Tom James, 29, double Olympic gold medallist suffered from atrial fibrillation during the lead up to the London 2012 Olympics. A prompt diagnosis resulted in fast and effective treatment and ultimately saved his place in the gold medal winning team.

“Back in December 2011, during the training and selection process for the upcoming London Olympic Games, I was given the worrying news that I had the heart condition, atrial fibrillation.

"This came as a huge shock to me, particularly as at first I just assumed I had the virus that had been going round the team. However, due to the extreme fatigue and persistence of my symptoms, even walking upstairs made me out of breath, I soon realised that it had to be something more and went for further medical tests.

"It was identified that I had an erratic heartbeat and through the Bupa health insurance provided to all UK Sport athletes, I was referred to a consultant who diagnosed me as suffering from atrial fibrillation. I was devastated. As an Olympic athlete you are accustomed to getting injured, but for me this felt much more serious and life affecting. The timing couldn’t have been worse as I had been working hard to recover from a long list of injuries and I was fighting for my place in the boat. I needed to be at my physical peak. Suddenly, I was faced with a condition that I felt I couldn’t control or navigate through. This wasn’t simply a torn muscle or even something visible; it was my heart and it felt very frustrating and upsetting.

"When I realised I had a cardiac problem I also felt confused and worried. I am young, healthy and very fit and I certainly didn’t expect to have a heart condition. I also had the added strain of knowing that time was of the essence and any further time off from rowing was likely to scupper my Olympic dreams. I was extremely lucky, however, because my prompt diagnosis meant that I was given the correct treatment very quickly. I have since learnt that the speed at which you are treated has a huge impact on the success of your treatment and recovery. In fact, if it is not caught early, it can be impossible to return your heart back to its natural rhythm.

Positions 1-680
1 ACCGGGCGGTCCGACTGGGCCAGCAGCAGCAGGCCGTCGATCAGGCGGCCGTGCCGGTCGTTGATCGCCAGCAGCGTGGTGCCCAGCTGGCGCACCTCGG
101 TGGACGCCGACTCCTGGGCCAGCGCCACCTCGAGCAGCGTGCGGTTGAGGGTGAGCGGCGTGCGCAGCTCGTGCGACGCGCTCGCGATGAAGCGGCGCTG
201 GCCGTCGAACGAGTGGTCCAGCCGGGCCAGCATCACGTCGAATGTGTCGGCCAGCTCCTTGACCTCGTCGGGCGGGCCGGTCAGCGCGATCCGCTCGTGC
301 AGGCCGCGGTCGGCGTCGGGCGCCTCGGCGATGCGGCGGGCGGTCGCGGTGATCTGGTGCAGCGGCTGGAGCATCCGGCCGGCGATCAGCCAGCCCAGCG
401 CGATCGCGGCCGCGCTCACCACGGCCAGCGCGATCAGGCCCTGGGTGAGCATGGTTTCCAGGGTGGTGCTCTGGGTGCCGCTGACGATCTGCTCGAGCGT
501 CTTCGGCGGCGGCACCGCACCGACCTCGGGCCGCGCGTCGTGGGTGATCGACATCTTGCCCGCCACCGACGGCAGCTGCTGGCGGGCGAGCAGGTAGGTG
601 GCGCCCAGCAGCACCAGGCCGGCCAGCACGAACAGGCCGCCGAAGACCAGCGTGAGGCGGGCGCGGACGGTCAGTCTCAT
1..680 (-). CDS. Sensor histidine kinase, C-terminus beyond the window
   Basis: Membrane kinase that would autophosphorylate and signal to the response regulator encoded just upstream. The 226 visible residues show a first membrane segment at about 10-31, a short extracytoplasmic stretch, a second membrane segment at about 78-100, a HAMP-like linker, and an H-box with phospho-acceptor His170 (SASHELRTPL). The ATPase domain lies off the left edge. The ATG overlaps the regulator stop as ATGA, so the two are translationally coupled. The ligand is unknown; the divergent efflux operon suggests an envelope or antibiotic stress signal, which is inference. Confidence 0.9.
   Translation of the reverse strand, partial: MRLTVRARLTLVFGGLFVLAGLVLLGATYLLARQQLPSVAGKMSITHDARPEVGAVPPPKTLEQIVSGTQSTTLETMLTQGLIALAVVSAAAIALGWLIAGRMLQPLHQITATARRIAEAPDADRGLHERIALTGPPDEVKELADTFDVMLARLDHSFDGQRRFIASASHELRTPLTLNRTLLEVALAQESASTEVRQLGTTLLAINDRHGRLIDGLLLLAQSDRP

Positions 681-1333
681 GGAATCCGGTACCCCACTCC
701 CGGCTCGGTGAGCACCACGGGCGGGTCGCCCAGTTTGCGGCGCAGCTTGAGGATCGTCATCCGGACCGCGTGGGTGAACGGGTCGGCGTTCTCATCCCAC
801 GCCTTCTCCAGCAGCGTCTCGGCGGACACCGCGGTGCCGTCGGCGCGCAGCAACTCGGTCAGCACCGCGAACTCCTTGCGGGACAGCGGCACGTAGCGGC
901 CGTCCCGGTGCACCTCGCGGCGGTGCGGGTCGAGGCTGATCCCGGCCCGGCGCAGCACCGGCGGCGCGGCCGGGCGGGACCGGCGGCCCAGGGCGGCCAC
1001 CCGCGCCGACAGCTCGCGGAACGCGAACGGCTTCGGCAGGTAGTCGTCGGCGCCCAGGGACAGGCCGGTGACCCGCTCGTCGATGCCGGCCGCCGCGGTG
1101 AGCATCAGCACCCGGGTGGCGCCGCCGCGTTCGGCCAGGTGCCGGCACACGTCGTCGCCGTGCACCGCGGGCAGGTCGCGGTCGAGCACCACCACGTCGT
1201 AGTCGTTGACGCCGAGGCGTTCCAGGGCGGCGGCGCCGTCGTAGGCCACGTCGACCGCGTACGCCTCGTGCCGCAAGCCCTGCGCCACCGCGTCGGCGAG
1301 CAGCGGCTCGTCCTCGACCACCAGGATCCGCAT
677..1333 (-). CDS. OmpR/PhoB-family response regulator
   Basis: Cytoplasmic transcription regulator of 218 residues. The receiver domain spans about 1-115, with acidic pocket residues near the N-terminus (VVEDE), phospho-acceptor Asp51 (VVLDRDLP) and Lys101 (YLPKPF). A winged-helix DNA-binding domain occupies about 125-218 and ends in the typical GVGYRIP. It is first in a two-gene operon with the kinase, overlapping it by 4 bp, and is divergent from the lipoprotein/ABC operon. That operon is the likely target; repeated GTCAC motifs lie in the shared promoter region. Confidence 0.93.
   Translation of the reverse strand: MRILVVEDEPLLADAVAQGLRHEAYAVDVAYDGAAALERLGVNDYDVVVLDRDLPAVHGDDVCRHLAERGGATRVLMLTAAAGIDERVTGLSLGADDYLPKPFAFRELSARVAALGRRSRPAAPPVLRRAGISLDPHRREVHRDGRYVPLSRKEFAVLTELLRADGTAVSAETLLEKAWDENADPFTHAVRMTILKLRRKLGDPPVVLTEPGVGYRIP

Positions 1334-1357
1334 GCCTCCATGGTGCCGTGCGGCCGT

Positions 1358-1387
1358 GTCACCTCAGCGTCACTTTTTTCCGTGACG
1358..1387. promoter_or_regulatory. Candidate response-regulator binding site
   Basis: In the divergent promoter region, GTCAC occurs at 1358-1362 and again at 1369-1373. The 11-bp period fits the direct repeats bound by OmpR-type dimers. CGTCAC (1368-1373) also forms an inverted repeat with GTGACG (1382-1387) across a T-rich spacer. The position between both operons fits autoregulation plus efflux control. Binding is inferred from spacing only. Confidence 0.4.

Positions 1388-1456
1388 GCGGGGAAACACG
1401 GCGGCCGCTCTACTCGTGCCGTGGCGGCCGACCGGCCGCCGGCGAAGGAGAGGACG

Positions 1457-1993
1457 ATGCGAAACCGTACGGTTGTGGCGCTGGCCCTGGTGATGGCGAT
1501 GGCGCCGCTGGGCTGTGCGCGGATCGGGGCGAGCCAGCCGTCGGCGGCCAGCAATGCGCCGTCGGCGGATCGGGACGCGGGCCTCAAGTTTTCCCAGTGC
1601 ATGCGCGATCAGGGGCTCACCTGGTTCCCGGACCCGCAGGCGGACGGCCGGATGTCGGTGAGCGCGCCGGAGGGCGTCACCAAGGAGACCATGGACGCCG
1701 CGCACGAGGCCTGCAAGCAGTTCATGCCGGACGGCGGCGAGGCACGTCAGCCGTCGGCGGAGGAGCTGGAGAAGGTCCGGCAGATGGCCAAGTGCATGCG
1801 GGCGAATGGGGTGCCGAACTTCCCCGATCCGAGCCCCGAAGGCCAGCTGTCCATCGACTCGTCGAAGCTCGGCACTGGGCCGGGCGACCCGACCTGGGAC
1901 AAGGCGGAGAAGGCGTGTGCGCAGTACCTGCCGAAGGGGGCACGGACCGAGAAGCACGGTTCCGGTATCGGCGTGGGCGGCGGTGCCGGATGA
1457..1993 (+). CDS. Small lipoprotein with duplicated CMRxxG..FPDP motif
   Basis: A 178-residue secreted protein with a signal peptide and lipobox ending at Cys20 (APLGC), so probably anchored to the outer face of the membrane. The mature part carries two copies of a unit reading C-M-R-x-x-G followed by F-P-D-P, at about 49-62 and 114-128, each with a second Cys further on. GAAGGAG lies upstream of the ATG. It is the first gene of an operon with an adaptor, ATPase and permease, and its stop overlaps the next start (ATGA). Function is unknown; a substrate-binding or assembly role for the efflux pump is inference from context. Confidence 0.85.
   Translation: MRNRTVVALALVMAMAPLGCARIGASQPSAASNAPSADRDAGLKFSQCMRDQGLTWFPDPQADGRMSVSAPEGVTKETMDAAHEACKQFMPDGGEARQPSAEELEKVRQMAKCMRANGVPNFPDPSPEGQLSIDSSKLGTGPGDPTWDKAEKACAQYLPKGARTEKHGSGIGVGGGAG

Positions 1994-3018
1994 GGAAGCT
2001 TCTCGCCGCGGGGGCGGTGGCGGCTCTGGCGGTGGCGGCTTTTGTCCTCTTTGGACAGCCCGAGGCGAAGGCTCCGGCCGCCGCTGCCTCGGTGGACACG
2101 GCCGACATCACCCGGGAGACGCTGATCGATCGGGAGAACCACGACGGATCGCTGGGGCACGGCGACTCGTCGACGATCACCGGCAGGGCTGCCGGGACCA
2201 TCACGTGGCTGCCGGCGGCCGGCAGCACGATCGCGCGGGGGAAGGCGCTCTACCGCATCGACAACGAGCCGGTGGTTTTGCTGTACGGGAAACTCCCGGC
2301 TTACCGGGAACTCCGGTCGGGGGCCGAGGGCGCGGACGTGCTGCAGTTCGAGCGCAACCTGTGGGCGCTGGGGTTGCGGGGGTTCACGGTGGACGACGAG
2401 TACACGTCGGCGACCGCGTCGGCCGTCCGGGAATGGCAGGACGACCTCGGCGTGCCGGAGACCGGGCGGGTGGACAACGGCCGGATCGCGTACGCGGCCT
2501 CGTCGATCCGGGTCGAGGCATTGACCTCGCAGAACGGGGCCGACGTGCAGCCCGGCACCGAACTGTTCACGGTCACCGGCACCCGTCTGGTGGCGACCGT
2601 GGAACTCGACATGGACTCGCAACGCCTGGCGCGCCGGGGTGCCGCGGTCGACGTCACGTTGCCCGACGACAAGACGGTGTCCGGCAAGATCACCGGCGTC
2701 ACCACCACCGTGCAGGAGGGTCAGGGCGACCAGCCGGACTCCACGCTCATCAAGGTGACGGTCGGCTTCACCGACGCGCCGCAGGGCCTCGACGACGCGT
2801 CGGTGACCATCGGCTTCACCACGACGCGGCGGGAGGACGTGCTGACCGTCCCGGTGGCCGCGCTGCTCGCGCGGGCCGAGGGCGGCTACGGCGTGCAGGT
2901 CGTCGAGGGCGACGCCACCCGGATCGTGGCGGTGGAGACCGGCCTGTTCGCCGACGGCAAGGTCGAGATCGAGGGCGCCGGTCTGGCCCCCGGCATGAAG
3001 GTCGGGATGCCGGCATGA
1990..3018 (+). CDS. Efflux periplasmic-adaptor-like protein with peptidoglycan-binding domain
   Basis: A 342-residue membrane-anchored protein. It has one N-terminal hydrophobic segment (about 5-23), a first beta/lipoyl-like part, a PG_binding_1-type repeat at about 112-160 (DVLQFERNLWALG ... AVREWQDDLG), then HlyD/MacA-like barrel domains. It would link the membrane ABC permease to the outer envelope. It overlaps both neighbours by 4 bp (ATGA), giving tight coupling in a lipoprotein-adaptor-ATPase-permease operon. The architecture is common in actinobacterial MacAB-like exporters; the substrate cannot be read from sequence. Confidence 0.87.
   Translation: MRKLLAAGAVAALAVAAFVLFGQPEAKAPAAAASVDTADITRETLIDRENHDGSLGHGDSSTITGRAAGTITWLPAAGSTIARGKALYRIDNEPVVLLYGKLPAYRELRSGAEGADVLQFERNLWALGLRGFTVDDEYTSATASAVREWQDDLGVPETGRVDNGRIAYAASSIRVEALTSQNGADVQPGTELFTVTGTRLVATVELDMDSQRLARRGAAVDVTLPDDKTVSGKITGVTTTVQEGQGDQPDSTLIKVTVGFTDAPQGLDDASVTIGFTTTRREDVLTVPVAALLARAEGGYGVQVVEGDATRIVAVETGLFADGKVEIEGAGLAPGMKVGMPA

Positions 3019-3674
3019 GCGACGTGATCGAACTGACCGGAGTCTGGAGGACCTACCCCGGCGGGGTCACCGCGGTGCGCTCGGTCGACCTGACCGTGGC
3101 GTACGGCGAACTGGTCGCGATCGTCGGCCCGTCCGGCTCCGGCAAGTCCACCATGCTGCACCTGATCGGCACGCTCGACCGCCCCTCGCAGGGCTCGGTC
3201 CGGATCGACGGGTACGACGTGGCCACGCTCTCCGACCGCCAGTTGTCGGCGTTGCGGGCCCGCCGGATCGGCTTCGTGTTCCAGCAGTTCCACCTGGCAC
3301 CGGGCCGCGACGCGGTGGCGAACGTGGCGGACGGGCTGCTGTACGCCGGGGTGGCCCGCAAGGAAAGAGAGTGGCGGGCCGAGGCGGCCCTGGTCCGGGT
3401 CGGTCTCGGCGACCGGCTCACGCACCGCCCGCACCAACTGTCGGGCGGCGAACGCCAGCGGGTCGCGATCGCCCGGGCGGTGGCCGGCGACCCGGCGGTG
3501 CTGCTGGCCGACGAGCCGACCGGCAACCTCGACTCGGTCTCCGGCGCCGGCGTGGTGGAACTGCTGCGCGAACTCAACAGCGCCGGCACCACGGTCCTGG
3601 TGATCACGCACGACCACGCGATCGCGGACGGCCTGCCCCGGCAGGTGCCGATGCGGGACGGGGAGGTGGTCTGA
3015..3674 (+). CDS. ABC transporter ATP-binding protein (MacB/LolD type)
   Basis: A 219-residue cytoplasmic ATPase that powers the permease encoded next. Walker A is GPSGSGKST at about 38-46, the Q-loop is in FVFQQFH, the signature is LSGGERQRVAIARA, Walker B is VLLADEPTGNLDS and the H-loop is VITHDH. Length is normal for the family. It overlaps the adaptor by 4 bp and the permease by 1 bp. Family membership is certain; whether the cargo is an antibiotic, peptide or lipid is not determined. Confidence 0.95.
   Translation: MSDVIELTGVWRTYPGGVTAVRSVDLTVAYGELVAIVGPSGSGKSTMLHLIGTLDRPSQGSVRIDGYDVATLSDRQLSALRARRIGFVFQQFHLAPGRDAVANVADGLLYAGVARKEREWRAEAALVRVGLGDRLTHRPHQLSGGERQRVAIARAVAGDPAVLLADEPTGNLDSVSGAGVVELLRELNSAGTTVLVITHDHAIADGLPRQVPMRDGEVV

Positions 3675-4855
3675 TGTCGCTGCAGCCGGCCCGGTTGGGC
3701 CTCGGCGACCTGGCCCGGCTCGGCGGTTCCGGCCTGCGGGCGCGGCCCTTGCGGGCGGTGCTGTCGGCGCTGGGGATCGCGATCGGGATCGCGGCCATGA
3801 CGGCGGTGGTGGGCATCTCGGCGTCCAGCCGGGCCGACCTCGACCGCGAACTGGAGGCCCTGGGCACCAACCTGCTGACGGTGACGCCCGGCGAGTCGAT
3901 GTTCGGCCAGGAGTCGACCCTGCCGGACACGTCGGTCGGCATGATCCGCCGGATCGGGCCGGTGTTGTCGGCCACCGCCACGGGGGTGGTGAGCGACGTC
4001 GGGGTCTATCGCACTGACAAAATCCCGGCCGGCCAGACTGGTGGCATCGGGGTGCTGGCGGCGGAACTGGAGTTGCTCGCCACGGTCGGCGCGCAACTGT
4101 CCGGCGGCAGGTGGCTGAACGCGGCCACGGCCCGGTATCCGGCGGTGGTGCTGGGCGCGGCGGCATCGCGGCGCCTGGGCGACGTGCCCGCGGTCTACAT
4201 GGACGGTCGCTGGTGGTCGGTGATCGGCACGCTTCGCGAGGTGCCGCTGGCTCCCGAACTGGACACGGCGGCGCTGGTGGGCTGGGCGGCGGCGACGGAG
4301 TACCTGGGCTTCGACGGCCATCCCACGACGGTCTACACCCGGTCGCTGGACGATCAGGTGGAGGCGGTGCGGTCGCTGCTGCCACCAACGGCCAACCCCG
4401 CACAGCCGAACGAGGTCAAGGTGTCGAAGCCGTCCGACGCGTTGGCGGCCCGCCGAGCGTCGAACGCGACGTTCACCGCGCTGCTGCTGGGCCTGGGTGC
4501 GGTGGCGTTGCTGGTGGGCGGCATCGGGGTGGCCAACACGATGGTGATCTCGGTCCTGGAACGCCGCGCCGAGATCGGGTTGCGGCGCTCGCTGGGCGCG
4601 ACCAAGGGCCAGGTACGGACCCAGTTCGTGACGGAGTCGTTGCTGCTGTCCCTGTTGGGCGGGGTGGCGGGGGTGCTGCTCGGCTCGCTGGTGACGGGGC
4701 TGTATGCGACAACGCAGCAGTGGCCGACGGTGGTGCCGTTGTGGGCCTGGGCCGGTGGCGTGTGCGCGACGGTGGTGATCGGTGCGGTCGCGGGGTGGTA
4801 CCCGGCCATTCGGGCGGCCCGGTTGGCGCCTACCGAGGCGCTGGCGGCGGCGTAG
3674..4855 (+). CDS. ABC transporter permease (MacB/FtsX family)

Tom James

"Fortunately, I responded well to treatment; my heart went back into sinus rhythm and I was told that I could be back in a boat within about four weeks. I was off training for five weeks in total and it substantially affected my training; not qualifying became a very real possibility. I did however finally manage to earn the last seat in the top four man boat, which went on to win gold in the London 2012 Olympics. This was an incredible feeling, not only because it was my second gold medal but also because I felt I had overcome a huge health hurdle. Had I been diagnosed two weeks later, I would have been eliminated from the top boat and the story would have had a very different ending.

"I have since discovered a strong family history of atrial fibrillation and it has been interesting to hear how my treatment and experience compares. My uncle’s situation really brings home the importance of early detection and treatment. He wasn’t diagnosed until he had a mid-life insurance medical which found an irregular heartbeat. Unfortunately, it was too late for it to be corrected and he hasn’t been in sinus rhythm since.

"My health is generally good now, I will probably have another episode at some point but I feel well informed enough to understand the condition and how to manage it. My experience has highlighted to me just how important it is to raise awareness of this heart problem. In doing so I hope to help others spot the symptoms early on and encourage them to see a medical professional as soon as possible, which will ensure that they – like me - can return to a normal, healthy lifestyle.”

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If you or someone in your family has experienced atrial fibrillation, this guide is for you.

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